The Concise Oxford Dictionary – which, by the way, is 1632 pages long so it may want to open itself up and check the meaning of the word because no book you can barely lift should be considered “Concise” – and by the way again, which words did they leave out of the “concise” version that they included into the “Multi-Book”, and how did they decide which ones to exclude?
“Yeah, it’s a word. But we are trying to be concise.”
Or is the “Multi-Book” just the same words with bigger print?
Anyway… I’m lost.
Okay, I’m back.
I looked up the word “burden”, and I noticed that, as a verb, “burden” means:
“load with a burden: encumber, oppress.”
“Encumber, oppress.” That was precisely the meaning I was hoping for, which, if it didn’t exist, would seriously weaken my presentation to the point of abandoning this undertaking entirely, but now I don’t have to because it’s right.
What made me look up the word “burden”?
Or more accurately a name:
Allow me to backtrack.
With the availability of The Westerns Channel, watching westerns remains my “Go-to” location for protection from chaos, or what others call “life.” I have mentioned elsewhere that all I have to do is see a horse ride into view and my blood pressure immediately relaxes. I felt relaxed just writing that sentence.
Watching westerns was my “sanctuary.”
Until “reality” kicked in. (And I do not mean the actual history of the West. Though that does keep me from watching western movies made after 1953.)
What recently changed is, when I now see a rider dismounting, I can almost hear the horse they rode in on go,
I mean, riding the range hither and yon – which can be “a f’ur piece” in the Pecos – and that cayuse looks plumb tuckered out. (Translation: The horse looks exhausted.)
I know it’s anthropomorphic to say this, but stick with me, ‘cause I want you to.
Carrying an adult person on your back for hours at a time, often through rough and undulating terrain?
What noise would you make when they finally stepped down from the saddle?
I don’t know either. Likely a blend of relief and unspoken chagrin.
I don’t even want to think about “riding double.” “Burden” doesn’t come close to covering that atrocity. Two adult-sized bodies. Two pair of spurs.
RIDER ONE: “Quit kickin’ ‘im. He’s going fast enough.”
RIDER TWO: “Not for me.”
“BURDENED” HORSE: “When you discussed ‘riding double’, if would have been nice to include me.”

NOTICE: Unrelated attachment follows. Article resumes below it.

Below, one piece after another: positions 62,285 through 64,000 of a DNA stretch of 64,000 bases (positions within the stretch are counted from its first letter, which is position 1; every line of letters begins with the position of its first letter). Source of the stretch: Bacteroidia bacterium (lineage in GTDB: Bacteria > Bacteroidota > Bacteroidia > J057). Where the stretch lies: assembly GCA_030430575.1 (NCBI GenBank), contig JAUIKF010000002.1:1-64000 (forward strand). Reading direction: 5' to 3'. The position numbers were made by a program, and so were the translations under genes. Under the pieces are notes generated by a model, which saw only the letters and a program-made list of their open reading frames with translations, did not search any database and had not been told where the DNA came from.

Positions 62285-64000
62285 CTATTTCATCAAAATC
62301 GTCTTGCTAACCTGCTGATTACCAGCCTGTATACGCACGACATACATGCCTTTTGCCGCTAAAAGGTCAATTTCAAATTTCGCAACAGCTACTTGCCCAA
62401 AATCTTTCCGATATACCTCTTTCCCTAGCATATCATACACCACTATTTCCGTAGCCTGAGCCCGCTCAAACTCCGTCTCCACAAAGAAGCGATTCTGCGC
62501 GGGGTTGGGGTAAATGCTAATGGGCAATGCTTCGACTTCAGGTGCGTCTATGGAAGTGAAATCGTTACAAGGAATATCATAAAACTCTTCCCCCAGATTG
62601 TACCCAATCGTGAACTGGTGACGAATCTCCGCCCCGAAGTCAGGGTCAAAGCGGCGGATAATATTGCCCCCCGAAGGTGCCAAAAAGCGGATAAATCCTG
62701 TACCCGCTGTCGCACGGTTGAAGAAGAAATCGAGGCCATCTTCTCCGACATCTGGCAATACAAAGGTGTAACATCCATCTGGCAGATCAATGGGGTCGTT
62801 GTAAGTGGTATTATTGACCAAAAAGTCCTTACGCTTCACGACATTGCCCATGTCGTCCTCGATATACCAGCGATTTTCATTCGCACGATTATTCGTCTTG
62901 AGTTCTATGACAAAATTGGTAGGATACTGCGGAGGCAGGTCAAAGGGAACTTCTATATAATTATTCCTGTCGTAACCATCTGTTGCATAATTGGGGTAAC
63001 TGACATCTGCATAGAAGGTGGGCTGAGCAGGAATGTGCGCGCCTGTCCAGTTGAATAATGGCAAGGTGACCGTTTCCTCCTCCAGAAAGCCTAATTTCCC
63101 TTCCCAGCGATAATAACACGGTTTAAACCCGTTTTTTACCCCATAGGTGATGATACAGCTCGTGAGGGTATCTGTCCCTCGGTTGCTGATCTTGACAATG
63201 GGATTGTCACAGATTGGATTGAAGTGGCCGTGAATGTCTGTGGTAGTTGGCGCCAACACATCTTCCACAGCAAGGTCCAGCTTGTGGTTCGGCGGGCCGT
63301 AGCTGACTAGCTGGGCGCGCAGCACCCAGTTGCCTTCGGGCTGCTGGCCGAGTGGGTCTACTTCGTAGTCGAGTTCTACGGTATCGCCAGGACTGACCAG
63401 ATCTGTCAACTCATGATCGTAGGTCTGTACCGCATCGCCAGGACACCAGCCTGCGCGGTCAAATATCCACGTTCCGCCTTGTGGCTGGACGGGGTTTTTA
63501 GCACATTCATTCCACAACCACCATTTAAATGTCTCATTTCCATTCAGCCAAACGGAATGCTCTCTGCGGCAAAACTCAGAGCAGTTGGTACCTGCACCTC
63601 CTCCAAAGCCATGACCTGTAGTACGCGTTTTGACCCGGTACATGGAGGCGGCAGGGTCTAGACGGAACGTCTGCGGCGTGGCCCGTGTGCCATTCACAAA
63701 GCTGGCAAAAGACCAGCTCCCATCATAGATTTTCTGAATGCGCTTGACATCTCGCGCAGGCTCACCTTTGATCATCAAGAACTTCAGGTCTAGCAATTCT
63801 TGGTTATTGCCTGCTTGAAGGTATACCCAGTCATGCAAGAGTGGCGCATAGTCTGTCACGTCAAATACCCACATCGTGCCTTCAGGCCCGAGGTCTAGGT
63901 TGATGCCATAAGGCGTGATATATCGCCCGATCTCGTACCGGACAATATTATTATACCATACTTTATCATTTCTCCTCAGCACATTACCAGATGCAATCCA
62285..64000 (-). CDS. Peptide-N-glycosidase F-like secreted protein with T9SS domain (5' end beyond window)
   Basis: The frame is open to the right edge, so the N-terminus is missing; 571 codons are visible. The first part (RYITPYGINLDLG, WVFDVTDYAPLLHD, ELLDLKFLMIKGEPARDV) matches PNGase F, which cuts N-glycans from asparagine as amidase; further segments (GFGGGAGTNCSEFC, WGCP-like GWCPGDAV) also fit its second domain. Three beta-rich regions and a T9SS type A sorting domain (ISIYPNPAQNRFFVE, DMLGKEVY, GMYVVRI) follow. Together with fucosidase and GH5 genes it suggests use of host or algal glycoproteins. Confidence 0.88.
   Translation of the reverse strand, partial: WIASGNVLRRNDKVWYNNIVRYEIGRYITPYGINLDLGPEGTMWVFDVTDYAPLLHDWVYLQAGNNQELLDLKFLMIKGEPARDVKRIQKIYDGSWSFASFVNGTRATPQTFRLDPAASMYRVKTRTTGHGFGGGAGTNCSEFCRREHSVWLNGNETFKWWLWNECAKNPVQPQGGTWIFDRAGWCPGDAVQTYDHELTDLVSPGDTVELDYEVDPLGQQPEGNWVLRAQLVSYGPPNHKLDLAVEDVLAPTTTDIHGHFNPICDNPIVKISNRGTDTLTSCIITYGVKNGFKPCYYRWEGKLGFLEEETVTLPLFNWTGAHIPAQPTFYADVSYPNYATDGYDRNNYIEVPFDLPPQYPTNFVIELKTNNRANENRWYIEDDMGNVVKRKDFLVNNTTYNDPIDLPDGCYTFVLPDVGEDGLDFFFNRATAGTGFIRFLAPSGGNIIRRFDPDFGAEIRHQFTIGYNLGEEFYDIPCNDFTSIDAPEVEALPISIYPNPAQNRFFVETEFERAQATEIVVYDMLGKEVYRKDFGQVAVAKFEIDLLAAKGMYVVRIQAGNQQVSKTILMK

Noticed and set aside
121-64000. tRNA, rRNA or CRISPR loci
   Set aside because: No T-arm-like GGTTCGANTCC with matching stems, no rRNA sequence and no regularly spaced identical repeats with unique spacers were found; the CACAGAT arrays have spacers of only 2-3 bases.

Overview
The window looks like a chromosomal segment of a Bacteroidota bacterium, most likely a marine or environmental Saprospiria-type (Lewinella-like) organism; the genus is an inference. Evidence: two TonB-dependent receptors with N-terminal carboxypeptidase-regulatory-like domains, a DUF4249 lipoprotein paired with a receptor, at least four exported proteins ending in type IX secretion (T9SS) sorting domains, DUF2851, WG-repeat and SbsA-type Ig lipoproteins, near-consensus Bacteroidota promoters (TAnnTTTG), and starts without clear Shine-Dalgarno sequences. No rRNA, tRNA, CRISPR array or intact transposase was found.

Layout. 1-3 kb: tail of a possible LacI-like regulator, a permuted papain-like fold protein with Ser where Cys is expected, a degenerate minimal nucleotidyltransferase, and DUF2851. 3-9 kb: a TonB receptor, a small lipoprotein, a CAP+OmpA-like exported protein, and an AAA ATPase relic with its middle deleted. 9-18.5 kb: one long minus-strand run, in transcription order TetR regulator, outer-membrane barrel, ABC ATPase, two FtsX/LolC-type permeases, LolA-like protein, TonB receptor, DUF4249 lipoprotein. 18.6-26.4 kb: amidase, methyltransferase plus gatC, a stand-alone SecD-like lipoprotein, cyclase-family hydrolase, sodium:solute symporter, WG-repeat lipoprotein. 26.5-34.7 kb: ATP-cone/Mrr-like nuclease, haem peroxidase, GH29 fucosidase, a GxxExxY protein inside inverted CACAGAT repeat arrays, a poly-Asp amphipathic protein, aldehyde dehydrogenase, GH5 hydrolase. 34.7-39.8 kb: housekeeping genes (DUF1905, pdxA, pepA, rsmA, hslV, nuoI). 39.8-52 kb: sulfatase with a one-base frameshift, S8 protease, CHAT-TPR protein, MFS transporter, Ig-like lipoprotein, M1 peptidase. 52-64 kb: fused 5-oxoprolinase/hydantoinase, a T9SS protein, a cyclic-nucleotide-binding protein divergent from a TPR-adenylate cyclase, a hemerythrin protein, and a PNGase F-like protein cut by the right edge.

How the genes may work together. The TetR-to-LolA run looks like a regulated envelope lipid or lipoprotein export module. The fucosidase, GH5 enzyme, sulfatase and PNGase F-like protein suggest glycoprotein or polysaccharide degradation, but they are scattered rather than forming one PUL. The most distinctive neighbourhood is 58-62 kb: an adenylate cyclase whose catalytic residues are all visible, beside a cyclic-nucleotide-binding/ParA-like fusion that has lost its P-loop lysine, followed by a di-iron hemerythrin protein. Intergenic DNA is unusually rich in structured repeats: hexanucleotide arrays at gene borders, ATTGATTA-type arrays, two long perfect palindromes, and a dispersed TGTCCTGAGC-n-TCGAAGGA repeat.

“Single” or “double”, horses were never consulted about carrying people around on their backs. There was no "What do you say?" Someone fearlessly jumped on, and the rest is history – good for the rider, bad for the horse.
UPBEAT HORSE: “It’s kind of nice, providing a service.”
DOWNBEAT HORSE: “Shut up.”
I am aware of our cultural preference for cheeriness. But before casting negative aspersions – if “aspersions” does not already connote “negative”, and I am unwilling to check the “concise” dictionary to find out – consider that that horse that is in low spirits may have been the selected mount of – and here we get to it – “‘Hoss’ Cartwright” on Bonanza.
“‘Hoss’ Cartwright” (played by actor Dan Blocker) – this I did look up:
“Six foot-four, 320 pounds.”
You want to haul that guy around the Old West?
What say we hear a few words from the victim?
‘HOSS’ CARTWRIGHT’S HORSE: “I remember the first day of filming. The ‘series regulars’ are choosing who they’ll ride on the show. Three regular-sized guys, and a mountain. With a really tall hat.
“Comes ‘The Big One’s’ turn to pick horses. I try ducking behind another horse, so he won’t see me. I mean, even the script calls him ‘Hoss!’ That’s me, with two legs. “Wouldn’t you know it? He goes, ‘That’s a smart one – he wants no part of me. I’ll take him.’”
“Thirteen years, he rode me. “You heard of ‘sway-back’ horses? Look at me! I’m just a big ‘U!’
“Every night, I’d come home after ridin’ the range, the wife’s there with the heating pad. No Aleve. She rubbed hay on me. That’s all we had.
“In one episode, they wrote in a ‘girlfriend.’ ‘Hoss” says, ‘Do ya wanna ride double?’ I heard that and immediately called up my agent. He told me not to be ‘difficult.’
“Just once, I heard ‘Do you want to ride me?’ It was a long day. I must have had sunstroke.”
“When he died, I cried. Not being a phony. I got kicked off of the series!”
I can’t afford to drop westerns ‘cause I feel bad for the horses. I require my “refuge.”
But I cannot watch Bonanza.